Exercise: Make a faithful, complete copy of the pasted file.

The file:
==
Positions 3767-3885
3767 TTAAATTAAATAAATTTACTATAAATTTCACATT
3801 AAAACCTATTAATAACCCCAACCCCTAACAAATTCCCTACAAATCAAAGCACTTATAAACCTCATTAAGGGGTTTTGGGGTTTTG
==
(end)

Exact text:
Positions 3767-3885
3767 TTAAATTAAATAAATTTACTATAAATTTCACATT
3801 AAAACCTATTAATAACCCCAACCCCTAACAAATTCCCTACAAATCAAAGCACTTATAAACCTCATTAAGGGGTTTTGGGGTTTTG